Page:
The disease is now known as EFRS (eosinophilic fungal rhinosinusitis) or EMRS (eosinophilic mucinous rhinosinusitis).
Interestingly, those control subjects who did not have sinusitis also had an overgrowth of fungus. However, the miserable patients suffering with sinusitis symptoms had a type of white blood cell called an "eosinophile" that was active. The eosinophiles released a product called MBP (Major Basic Protein) into the mucus lining which attacks and kills the fungus but is also extremely irritating to the lining of the sinuses. MBP injures the lining of the sinuses and allows bacteria to proliferate.
The injury to the lining of the sinuses by the fungus led to the now popular belief that treatment of chronic sinusitis should be directed at the fungus rather than the bacteria.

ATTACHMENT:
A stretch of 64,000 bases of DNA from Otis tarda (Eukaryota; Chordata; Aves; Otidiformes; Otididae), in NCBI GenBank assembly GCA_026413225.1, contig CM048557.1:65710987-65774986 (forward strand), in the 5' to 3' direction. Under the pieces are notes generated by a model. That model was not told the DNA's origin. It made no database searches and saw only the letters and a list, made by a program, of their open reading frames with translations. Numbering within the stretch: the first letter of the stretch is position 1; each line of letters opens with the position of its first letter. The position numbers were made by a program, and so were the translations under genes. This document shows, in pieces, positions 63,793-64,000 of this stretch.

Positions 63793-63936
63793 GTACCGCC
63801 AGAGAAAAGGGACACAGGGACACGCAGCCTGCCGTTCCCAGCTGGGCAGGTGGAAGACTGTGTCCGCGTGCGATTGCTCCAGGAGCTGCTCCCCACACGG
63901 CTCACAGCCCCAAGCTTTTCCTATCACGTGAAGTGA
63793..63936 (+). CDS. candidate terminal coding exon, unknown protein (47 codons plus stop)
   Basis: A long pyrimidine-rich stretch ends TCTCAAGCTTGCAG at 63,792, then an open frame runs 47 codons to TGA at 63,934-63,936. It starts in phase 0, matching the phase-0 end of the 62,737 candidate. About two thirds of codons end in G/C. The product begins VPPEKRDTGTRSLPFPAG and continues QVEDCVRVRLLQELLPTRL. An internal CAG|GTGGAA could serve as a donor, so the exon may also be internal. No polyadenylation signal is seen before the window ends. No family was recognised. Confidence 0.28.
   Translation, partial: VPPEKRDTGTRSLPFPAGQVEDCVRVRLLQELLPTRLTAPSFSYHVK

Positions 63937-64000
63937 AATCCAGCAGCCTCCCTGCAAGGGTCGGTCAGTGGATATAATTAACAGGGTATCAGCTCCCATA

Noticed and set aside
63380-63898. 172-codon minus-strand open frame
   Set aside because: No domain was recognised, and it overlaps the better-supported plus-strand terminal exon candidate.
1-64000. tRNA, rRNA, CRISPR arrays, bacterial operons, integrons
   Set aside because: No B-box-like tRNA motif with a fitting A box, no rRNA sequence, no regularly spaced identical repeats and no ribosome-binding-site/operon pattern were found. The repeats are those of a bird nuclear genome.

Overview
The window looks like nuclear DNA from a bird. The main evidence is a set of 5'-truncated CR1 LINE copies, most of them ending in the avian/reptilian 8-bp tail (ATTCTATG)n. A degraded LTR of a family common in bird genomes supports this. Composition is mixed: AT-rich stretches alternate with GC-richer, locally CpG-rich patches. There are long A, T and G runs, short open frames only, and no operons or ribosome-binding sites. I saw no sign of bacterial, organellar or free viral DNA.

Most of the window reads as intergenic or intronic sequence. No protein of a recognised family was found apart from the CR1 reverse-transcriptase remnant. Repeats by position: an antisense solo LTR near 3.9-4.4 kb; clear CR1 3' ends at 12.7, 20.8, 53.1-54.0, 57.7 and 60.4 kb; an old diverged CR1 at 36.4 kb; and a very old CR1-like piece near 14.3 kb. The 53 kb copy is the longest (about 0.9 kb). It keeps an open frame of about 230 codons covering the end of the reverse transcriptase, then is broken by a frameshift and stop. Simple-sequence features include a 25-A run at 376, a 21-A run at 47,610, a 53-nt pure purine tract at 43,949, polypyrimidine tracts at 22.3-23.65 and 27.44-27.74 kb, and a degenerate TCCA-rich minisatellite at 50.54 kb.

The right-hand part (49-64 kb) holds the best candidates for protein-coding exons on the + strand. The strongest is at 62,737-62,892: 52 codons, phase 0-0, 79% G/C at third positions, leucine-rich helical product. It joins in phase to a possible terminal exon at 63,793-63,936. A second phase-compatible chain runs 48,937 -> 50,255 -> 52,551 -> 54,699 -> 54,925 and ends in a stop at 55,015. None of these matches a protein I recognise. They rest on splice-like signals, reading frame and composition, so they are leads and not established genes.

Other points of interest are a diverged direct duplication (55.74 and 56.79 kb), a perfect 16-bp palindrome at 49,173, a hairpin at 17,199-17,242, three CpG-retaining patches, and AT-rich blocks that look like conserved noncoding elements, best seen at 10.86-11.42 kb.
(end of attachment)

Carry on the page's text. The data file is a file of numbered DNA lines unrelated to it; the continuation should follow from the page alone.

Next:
The misuse of antibiotics, a high sugar diet, stress, birth control pills, cortisol and other drugs (including recreational drugs and alcohol) all cause an overgrowth of fungi. Exposure to mold and fungi in the environment, both due to water leaks from roofs and plumbing as well as more efficient homes with less air exchange, are also culprits.
Fungal infections do not respond to antibiotics at all, and antibiotics can actually make fungal infections worse.
Since antibiotics do not work and common treatments only temporarily alleviate symptoms, you need to address the underlying cause of your sinusitis...the fungal infection with the active white blood cells that make the irritating MBP.
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Preventing and Treating Fungal Sinusitis
Body Ecology is a system of health and healing that emphasizes the positive side of healing by introducing beneficial bacteria into your body versus killing bacteria with antibiotics.
While at times we know that antibiotics may be essential for conquering a virulent bacterial infection, we believe in focusing first and foremost onprevention and on building a strong, vital immune system. We do this by establishing a healthy inner ecosystem (made up of the friendly microflora) in your intestines. These help keep you healthy and strong so that you have a much better chance of resisting an infection of any kind.